[Review] My problem with Gone Home: Austin Harpman

Published on February 4th, 2014

A little disclaimer here; this is my opinion of what I thought of the game and there will be 1.34 million spoilers, so it goes without saying that if you have not already played Gone Home stop reading now!

I recall months back when I first heard about Gone Home and all the crazy awards it was racking up, but was to afraid to take the plunge. I, by some voodoo magic, managed not to have the game spoiled for me and knew pretty much nothing about it. So at long last the game went on Steam sale and I decided to jump in and, well… I was in for a surprise.
Immediately I was fixated with the pouring rain and the creepy old house which I was about to enter. I found the hidden key in the front and went ahead and opened the front door to the mansion and it began. Since I had literally no idea what this game was about or even how it was played, it took a tad to realize it was a bit of a scavenger hunt. I honestly was totally impressed at the sense of immersion that Gone Home created. Everything, down to the pitter patter of the rain on the building, creaky floors, made it one foreboding mansion. I soon realized this was not much of a game per say, as more of an experience which to be fair, I knew as much about the game before I picked it up.
I went from room to room collecting letters, notebooks, journals, and whatever odds-and-ins gave me more incite to the story. The basic story is told through audio journals of the main character’s sister who has, as it turns out, fallen in love with another girl. A lot of talk was floating around as to if this would have had the same impact if the story was about a gay couple seeing as a good many gamers are in fact men. I myself think the story was told in very charming way however, because of how the information is collected I was not getting a clear story for the narrative. I equate it to watching the TV show Lost where it was going back and forward in time, and I was barely able to keep events in logical timeline. This however did not wreck the experience for me because I really enjoyed the freedom I was given to explore at my leisure. I was totally convinced for the longest time that when I got to the top floor I would open the door to find the whole family tied up, about to get eaten by either a zombie or killed by murders. There is, after all, a very small subplot about a ghost haunting the house so anything honestly seemed possible!  By the time I got to the end goal destination it finally tied up the loose ends for me. It was a one of those ding moments when I finally got it. The sister at the very end decides to run away with her girlfriend that dodged reporting for duty in the army, (that could be a problem), and the parents are away getting couples counseling… and roll credits. Wait what? Yes, that’s how it ended, and I was rather confused. Did I miss something? As it turns out I missed a lot of things! Since the story allows you the freedom to come and go as you choose it also creates another problem, which was missing chunks of the story. I started back on my last save and realized I had not seen the other half of the house, what upset me more is that the game allowed me to finish the game half complete. After going back and completing the other half the house and finishing the game again I clocked in at a pathetic 1.3 hours.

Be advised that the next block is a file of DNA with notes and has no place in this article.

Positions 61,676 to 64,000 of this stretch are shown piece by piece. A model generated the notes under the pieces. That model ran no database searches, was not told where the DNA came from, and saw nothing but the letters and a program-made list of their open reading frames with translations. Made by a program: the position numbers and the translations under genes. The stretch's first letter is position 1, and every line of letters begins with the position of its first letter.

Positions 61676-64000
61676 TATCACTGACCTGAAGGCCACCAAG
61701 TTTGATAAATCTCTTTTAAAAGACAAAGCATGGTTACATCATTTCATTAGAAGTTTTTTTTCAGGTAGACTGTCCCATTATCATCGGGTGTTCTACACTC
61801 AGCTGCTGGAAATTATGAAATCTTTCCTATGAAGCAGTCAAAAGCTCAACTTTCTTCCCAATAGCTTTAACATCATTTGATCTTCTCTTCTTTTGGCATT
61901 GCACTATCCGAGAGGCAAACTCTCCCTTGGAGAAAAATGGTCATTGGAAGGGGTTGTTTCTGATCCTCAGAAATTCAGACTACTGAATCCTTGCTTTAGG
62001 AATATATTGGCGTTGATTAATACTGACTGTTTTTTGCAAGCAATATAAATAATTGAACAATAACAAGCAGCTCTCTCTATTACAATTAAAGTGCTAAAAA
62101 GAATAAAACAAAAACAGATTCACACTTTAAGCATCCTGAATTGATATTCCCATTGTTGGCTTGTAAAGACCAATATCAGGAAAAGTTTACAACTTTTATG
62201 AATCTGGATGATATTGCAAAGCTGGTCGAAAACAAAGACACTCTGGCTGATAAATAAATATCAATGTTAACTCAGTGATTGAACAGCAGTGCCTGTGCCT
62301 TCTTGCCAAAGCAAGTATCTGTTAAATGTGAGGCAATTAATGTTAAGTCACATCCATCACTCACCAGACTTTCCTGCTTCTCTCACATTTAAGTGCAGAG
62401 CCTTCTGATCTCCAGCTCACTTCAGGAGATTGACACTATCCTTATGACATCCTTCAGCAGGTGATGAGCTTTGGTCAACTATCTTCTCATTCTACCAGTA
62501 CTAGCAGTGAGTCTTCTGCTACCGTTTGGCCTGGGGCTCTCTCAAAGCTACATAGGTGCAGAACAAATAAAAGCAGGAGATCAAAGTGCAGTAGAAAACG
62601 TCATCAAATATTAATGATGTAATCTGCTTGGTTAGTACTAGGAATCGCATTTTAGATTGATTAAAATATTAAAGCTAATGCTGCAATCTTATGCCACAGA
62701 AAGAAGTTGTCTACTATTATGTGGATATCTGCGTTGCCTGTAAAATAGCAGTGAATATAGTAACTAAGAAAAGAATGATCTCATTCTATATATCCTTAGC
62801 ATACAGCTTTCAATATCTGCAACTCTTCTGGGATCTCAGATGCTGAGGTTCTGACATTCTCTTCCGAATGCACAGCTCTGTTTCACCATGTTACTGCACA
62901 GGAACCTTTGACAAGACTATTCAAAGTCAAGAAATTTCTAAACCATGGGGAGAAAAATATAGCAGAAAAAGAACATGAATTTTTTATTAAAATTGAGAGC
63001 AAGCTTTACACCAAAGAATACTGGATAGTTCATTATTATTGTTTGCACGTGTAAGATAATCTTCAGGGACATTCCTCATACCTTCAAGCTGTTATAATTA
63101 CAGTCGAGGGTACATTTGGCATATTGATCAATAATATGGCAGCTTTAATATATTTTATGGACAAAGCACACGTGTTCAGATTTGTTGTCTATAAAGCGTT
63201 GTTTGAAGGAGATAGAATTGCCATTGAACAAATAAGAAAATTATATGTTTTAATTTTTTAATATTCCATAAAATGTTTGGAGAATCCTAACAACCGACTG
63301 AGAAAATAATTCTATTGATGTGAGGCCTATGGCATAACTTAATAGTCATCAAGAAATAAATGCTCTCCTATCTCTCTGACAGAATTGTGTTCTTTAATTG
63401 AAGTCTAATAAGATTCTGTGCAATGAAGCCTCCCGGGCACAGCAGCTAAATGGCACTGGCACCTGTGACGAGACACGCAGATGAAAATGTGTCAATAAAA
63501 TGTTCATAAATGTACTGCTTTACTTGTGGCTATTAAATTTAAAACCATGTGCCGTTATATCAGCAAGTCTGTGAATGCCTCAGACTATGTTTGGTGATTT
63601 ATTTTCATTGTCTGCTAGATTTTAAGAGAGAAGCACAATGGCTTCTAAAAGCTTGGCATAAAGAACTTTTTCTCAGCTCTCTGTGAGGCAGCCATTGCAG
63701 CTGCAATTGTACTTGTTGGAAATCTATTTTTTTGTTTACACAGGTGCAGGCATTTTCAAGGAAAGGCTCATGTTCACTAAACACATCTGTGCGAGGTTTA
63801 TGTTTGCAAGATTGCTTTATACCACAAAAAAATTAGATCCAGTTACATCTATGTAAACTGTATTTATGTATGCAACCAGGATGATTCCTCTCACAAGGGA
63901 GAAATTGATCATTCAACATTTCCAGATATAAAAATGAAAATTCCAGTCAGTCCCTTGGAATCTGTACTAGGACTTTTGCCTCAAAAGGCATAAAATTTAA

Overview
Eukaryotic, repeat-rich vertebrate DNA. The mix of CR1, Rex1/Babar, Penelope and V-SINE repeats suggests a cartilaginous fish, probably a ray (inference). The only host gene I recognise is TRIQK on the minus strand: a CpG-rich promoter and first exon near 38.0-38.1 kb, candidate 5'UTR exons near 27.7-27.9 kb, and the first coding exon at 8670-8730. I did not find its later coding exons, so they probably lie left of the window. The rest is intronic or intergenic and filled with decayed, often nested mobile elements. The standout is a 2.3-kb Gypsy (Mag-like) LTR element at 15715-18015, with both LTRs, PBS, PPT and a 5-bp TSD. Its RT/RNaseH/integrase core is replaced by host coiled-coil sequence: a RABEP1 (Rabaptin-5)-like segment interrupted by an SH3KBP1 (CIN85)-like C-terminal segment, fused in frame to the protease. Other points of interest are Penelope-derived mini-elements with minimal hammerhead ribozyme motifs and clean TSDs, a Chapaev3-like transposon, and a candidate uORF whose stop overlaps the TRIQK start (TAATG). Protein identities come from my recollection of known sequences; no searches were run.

Gone Home’s biggest problem its length, but more importantly its price. Regularly Gone Home costs 20 dollars on Steam I believe I paid 7 bucks for it on sale. Honestly I felt as if 7 dollars was way more than that experience was worth, and I felt ripped off. Had I paid the full 20 dollars I would have been so beyond irate I would have yelled at Steam until I ether got a refund or store credit. Now to all the naysayers, I understand this was about an experience, and I did get that. It was about the feeling the house gave me, being alone in a big empty house not knowing if I should be scared or happy.  There seems to be a major disconnection with the media and Gone Home, and I point no further than the Metacritic score. Metacritic average is currently at 86% whereas the average user score sits at dismal 5.4. Clearly there is a problem with this number being so wildly off, and I think the discrepancy between the score is down to the value of the game. If the “game” (or interactive story book in my opinion,) is looked at as a feeling, or an experience, then I think it does great. If Gone Home is looked at as a game and compared to something like Halo, we have a problem. Reviewers usually don’t pay for their review copy of the game, and thus may not realize the shockingly high price for such a short game. Whereas the average Joe clearly does know what the game costs when they pay for it. Gone Home was told well, with great voice acting, however in no way could this game be worth 20 dollars for a mere 2 hours of gameplay. I, for example, saw Skyrim Legendary edition for 25 bucks during the Steam sale. Skyrim could easily be a couple hundred hours of gameplay for close to the same price! My opinion is that the game should have retailed no more than 10 dollars, hell I have spent more than 2 hours on Plants vs. Zombies for 1 dollar on my iPhone.

What’s your opinion? Should Gone Home be considered an instant classic, or do you agree with others in that it’s an overpriced “experience” and not a real game?

This review was written by Austin Harpman: Star Wars and food eating enthusiast.


Images courtesy of The Fullbright Company

Gone home currently retails at £14.99 on steam: http://store.steampowered.com/app/232430/


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